Comparing Mortgage Offers?
March 29, 2021 12:44 PM   Subscribe

Do you know of any resources to help compare mortgage offers? For instance, Lender A quotes interest rate X, origination fee of Y, and points of Z. How to compare that with the offer from Lender B?

Lender C has the lowest interest rate. It also has the highest points, but that is still affordable, and something we could probably pay up front. That seems best, but I'm not sure.
posted by NotLost to Work & Money (6 answers total) 6 users marked this as a favorite
I'm doing this right now, I just made a spreadsheet with the lender names and columns for each part of the calculation (rate, origination fee, points, etc)
posted by ananci at 12:46 PM on March 29, 2021 [1 favorite]

Best answer: I'm doing this right now (like, literally, taking a break from it right now), and have been using this refinance calculator from the mortgage professor website. They have a few additional calculators (including for non-refi situations) listed here. The nice thing about their calculators is that you can put in different assumptions both about how long you'll be in the house and what your return on investment would be otherwise (e.g. if you took the higher rate and instead invested the upfront money you'd spend on points), which can be decisive in these comparisons.
posted by matildatakesovertheworld at 12:55 PM on March 29, 2021 [2 favorites]

The loan disclosure document should list all costs including loan original fees/title/appraisal, and points, including a summary of out of pocket costs.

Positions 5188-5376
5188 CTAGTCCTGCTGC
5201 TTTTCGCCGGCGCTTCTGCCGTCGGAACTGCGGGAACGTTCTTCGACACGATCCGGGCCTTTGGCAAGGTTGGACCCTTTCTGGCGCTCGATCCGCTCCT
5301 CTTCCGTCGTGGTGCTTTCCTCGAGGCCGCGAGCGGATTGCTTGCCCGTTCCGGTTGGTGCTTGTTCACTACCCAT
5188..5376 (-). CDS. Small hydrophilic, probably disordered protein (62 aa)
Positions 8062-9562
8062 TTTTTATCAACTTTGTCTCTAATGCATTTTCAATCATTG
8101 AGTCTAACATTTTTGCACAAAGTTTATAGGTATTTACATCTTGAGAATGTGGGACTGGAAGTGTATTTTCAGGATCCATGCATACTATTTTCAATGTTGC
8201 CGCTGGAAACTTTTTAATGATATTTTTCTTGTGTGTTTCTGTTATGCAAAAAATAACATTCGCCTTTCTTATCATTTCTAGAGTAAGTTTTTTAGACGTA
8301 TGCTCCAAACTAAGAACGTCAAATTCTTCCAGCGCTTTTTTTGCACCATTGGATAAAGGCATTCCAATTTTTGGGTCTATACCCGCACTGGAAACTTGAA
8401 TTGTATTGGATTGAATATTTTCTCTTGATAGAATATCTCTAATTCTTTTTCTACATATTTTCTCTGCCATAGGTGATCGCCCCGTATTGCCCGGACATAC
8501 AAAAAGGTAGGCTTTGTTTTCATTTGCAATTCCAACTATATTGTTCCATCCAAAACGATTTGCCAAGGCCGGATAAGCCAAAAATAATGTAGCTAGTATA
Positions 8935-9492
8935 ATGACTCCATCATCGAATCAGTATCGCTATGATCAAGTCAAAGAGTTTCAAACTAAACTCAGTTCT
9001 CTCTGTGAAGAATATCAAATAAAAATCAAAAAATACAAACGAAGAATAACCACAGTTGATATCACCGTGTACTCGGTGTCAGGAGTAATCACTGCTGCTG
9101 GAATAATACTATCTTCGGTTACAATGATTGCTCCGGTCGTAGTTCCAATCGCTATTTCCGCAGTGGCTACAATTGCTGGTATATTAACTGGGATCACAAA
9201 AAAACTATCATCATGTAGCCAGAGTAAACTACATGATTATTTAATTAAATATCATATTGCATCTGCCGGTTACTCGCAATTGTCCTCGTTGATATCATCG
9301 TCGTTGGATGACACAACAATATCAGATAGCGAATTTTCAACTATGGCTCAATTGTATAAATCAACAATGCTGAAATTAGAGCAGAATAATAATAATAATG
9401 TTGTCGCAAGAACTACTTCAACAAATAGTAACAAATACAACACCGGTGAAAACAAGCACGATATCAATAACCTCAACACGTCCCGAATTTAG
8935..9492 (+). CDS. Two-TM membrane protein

As for the optimal points/monthly payment, this is a pretty good guide:

I generally don't buy points unless the I can recoup the savings in lower monthly cost over ~3 years.
posted by wongcorgi at 1:04 PM on March 29, 2021

Best answer: You don't say where you are, but assuming you're in this US...

It's basically impossible to do this reliably without the Loan Estimate, which is a standard, regulated document (looks like this) that is designed to make comparisons somewhat easier. In particular, it makes it harder to hide charges in closing costs. Once you have Loan Estimates, you simply (ha!) compare the Estimated Total Monthly Payment and Estimated Cash to Close. Everything else is included in one of these two numbers. Points have an effect on both numbers. Generally speaking points are not a good deal in the present interest rate environment.

Even then, direct comparison gets more complicated if there are variable rates or if the loans have different rules about including property taxes and insurance.

But forget even trying to do this with numbers you've been told over the phone or on a bank website. If you need to do that for some reason then be sure to ask for the "estimated cash to close" as it will appear on the loan estimate. Don't say anything vague (apparently "closing costs" is vague and will be interpreted differently, and you will not be comparing like with like).
posted by caek at 1:04 PM on March 29, 2021 [5 favorites]

Look for a wide difference between the advertised rate and the actual APR, which they need to show somewhere. Every hundredth of a point difference means they are burying fees (and their profit) into the principal.
posted by JoeZydeco at 2:48 PM on March 29, 2021

Response by poster: Thank you for all these helpful answers!
posted by NotLost at 6:38 AM on March 30, 2021

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